Doug: [laughing] Yeah, it was tough. Really tough.
So anyway, she said, “Yeah, he really loved the way you played.” I had no idea he even knew who I was. Well, I knew he knew who I was, but I’ll tell you that story later. So she says, “Do you remember Basie was [on that tour]. I said, “Yeah, I do remember.” Basie still had the band, so this must have been 1981 or ’82. She says, “Yeah, well, the first time that Dexter walked backstage to talk to Basie about the band was 1981, 1982. . . .” He says, “Basie, the only thing I ever wanted to do was play in your band. Can I join your band?” Basie rolls his eyes and says the usual thing. He always says—after what happened with Lester Young back in the day, when Lester split—“There’s only room in this band for one leader.” That was his standard answer.

Dexter and Maxine Gordon. Photo courtesy of the Outpost.

So Dex was like, wow, you know. So he goes back out and talks to Maxine. He says, “I don’t think he thought I was serious.” And Maxine says, “Why don’t you go back in and tell him that you’re serious.” So he goes back and says to Basie, “You don’t understand. I’m serious. I’ll work for free. I won’t take a salary.” And Basie looks at him and says, “Well, what am I going to do with Kenny Hing?” And Dexter goes, like, “Oh. Well, OK, I just want you to know, you ever need a tenor man, I would love to do it. I’m your guy.” And Basie said, “OK.” Now, isn’t that something.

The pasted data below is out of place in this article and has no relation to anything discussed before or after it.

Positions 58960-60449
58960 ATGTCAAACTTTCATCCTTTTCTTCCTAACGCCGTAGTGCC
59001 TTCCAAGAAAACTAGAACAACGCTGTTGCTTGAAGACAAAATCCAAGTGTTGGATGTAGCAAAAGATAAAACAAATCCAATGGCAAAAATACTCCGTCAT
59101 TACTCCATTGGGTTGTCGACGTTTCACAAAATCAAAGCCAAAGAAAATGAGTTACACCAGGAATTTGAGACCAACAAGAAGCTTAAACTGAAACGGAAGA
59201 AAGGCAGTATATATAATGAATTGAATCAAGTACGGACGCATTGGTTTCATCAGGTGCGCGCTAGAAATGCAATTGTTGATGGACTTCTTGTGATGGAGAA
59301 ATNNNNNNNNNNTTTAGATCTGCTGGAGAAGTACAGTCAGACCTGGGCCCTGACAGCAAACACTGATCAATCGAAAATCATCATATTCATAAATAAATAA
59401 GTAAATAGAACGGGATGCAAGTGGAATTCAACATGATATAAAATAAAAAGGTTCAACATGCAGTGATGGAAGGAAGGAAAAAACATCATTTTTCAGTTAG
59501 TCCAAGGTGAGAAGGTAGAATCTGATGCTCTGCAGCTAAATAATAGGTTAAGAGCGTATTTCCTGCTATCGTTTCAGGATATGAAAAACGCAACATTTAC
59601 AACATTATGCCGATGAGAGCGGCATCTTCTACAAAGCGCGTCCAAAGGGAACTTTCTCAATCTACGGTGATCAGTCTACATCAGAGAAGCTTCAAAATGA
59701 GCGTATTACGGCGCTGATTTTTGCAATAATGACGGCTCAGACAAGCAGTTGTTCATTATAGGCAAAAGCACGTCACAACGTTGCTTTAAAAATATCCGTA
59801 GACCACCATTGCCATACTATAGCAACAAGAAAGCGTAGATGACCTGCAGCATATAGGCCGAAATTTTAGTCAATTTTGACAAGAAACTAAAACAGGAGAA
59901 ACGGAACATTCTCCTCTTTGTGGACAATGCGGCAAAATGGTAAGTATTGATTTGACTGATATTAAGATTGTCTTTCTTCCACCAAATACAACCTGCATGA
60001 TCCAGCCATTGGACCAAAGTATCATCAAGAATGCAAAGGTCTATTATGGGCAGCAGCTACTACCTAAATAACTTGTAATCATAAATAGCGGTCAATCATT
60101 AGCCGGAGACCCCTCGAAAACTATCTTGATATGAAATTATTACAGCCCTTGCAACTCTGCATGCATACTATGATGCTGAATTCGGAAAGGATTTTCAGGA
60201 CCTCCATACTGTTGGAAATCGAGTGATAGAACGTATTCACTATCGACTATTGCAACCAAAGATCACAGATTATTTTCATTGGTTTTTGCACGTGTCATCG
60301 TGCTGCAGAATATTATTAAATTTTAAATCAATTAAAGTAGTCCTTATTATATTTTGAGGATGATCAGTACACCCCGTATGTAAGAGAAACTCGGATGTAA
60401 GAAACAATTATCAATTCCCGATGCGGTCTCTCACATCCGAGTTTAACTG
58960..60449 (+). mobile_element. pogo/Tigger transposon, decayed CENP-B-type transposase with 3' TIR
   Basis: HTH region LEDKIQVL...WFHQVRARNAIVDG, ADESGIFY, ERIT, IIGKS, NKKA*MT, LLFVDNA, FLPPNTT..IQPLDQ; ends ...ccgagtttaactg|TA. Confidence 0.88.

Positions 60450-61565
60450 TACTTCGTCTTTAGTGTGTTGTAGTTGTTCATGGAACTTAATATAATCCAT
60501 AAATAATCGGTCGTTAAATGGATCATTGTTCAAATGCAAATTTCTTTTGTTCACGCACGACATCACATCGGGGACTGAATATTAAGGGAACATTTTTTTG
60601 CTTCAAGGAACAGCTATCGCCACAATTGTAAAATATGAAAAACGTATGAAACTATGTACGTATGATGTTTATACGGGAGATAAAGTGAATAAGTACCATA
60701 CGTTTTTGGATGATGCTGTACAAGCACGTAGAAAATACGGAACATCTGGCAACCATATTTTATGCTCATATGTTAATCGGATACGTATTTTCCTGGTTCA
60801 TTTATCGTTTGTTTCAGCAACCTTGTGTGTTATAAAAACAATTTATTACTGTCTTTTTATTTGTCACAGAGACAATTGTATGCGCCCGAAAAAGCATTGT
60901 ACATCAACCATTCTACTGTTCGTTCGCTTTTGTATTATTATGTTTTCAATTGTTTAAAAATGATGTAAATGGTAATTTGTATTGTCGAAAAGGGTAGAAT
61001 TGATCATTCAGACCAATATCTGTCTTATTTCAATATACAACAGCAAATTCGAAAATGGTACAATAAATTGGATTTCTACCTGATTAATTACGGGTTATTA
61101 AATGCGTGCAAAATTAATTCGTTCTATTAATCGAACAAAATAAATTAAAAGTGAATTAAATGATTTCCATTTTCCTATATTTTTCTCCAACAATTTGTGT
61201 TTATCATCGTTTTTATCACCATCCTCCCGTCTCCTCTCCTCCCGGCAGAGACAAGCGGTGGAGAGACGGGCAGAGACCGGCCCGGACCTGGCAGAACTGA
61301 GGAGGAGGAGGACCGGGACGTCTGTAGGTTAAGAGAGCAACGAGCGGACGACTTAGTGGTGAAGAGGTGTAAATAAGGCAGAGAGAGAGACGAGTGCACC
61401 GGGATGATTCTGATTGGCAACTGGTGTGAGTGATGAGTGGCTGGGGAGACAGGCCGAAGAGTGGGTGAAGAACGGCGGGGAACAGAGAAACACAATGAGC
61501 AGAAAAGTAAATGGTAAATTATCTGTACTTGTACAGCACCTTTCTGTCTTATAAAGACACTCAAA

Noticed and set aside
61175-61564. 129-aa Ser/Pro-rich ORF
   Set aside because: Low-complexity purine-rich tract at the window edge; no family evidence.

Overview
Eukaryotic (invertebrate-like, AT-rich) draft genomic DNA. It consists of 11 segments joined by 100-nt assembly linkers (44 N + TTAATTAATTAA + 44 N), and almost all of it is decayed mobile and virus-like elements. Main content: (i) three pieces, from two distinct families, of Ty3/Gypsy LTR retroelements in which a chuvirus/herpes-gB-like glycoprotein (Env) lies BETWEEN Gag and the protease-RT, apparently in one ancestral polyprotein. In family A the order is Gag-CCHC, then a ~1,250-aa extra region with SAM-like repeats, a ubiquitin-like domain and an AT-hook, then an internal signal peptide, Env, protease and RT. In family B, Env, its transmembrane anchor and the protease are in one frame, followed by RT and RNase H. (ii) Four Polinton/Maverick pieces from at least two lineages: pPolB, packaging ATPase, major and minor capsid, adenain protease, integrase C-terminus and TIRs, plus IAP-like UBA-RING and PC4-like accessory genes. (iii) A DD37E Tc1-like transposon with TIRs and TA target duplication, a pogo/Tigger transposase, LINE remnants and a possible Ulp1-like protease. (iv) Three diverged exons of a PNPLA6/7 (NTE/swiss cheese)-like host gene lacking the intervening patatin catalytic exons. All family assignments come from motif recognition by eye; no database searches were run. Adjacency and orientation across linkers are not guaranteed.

Mel: Wow.

Doug: So that’s when Dexter was in the audience seeing me, but the first time I met Dexter was at a place called Joyous Lake in Woodstock, New York. I was in the army. I was at West Point in the West Point band.

Mel: Wait a minute. You were a cadet?

Doug: No, I wasn’t a cadet. That’s what they call a special band. I auditioned. That’s a whole other funny story. Anyway, I’m going up to see Flora Purim and Airto at Joyous Lake, and I get there, and it’s the Dexter Gordon quartet, with George Cables, Rufus Reid, and Eddie Gladden. [They replaced Purim and Airto, who had been busted at the airport.] So I’m there, and you know, I’m a little lit up, and they’re doing a sound check, and I hear this tenor, and oh, my god. And he’s getting his monitors together, and he’s telling them, “Up a little,” and I yell, “Crank it!” And he goes, “Oh, no, no way, not that much.” So they do it, and they start the first tune, and he puts his horn down after his solo, gets off the stage and walks— And I’m standing in the very back of Joyous Lake. It’s like a little amphitheater-type club, and there was no place to sit, but I was standing in the back, and he walks, and he makes a beeline toward me, and he comes up and that’s when I realize he was the same height as me. And he comes up, and he goes, “Whatchu got?” I’m like, “I’m sorry, Mr. Gordon.” “Don’t call me Mr. Gordon.” So that’s the first time I ever met Dexter Gordon, 1979. . . .